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Georgia Institute of Technology
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Effectiveness of Rhythmic Auditory Stimulation in Virtual Reality Games for Improving Upper-Arm Function in Children with Cerebral Palsy

The objective of the research is to examine the impact of auditory stimulus on improving upper-arm function in children with cerebral palsy (CP). CP is the leading cause of childhood disabilities, effecting 3.1 children per 1,000 live births in the United States. Recent studies have indicated that at least 50% of children with CP display difficulty in upper-arm function, such as reaching, grasping and manipulating objects. Current interventions for children with CP emphasize the importance of massive practice of functional tasks in various contexts while providing sufficient performance feedback. However, the ability to actively engage in such effective intensive intervention has typically been limited due to costs and limitations on therapist’s time. To deal with this issue, tailored interventions effective both within and outside of the clinical setting are needed that can easily adjust the level of task difficulty while providing sufficient feedback for motivating the child. Since there is evidence on the use of rhythmic auditory stimulus (RAS) in adult-based rehabilitation that can encompass variability found in patient’s motor limitations, our goal in this research is to examine the effect of RAS during interventions with children with CP using virtual reality (VR) rehabilitation games to improve upper-extremity function.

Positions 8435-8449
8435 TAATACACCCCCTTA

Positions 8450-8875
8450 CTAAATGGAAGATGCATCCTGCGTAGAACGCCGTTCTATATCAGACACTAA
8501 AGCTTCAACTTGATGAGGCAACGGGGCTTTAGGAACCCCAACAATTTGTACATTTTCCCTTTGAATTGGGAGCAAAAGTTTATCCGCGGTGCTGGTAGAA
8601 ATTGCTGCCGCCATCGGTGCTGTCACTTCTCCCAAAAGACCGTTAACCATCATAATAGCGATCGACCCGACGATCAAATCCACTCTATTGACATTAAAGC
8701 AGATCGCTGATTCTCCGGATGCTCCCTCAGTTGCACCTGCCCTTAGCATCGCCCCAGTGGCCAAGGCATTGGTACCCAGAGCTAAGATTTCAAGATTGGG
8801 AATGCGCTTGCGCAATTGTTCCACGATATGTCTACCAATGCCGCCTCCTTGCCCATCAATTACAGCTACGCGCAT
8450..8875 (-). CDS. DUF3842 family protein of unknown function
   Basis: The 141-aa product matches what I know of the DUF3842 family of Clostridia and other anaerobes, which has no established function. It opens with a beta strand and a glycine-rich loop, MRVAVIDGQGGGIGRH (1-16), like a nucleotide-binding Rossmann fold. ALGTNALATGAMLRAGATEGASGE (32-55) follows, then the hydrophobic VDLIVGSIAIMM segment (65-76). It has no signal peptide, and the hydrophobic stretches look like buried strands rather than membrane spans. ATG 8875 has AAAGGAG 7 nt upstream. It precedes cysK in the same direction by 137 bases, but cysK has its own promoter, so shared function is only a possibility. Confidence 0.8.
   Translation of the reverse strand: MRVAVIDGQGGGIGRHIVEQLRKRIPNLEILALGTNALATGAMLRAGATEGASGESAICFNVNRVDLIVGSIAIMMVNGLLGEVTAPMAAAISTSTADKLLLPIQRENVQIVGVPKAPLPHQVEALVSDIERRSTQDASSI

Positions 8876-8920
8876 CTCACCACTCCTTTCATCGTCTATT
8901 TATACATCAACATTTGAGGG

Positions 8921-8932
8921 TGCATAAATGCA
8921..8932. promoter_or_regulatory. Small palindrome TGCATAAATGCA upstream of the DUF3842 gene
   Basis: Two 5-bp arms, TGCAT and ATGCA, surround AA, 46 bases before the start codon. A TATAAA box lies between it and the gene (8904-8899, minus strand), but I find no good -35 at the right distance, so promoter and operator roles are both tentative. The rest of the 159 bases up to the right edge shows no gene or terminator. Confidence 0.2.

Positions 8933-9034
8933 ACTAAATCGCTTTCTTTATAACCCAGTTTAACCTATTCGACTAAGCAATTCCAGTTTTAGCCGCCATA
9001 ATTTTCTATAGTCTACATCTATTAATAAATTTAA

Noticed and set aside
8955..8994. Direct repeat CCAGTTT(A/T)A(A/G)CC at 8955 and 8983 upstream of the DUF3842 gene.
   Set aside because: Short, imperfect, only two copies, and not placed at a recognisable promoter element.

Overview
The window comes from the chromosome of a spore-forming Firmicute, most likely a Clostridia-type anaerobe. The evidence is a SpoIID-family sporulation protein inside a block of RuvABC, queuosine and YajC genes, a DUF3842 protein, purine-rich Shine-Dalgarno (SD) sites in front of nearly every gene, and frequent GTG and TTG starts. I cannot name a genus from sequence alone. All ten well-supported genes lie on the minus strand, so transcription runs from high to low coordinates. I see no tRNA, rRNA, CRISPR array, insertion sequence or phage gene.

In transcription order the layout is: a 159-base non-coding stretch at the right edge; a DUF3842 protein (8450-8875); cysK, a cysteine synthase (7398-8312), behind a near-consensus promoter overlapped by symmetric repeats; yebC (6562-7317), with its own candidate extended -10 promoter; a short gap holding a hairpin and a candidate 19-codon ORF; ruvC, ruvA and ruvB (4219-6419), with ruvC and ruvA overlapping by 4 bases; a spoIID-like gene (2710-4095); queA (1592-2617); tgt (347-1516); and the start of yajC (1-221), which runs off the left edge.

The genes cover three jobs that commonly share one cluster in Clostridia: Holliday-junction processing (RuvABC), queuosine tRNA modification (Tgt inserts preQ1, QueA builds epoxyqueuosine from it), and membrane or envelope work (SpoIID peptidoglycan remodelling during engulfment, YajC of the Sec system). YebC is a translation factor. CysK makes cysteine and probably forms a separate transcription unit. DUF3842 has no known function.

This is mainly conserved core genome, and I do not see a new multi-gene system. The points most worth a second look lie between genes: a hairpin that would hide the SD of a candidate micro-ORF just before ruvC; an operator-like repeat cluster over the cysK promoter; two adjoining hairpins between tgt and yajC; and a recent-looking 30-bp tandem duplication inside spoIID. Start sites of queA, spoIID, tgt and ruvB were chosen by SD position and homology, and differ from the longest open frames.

Investigators: Ayanna Howard (Georgia Institute of Technology), Barbara Weissman (Children's Healthcare of Atlanta/Emory University), Yu-Ping Chen (Georgia State University),

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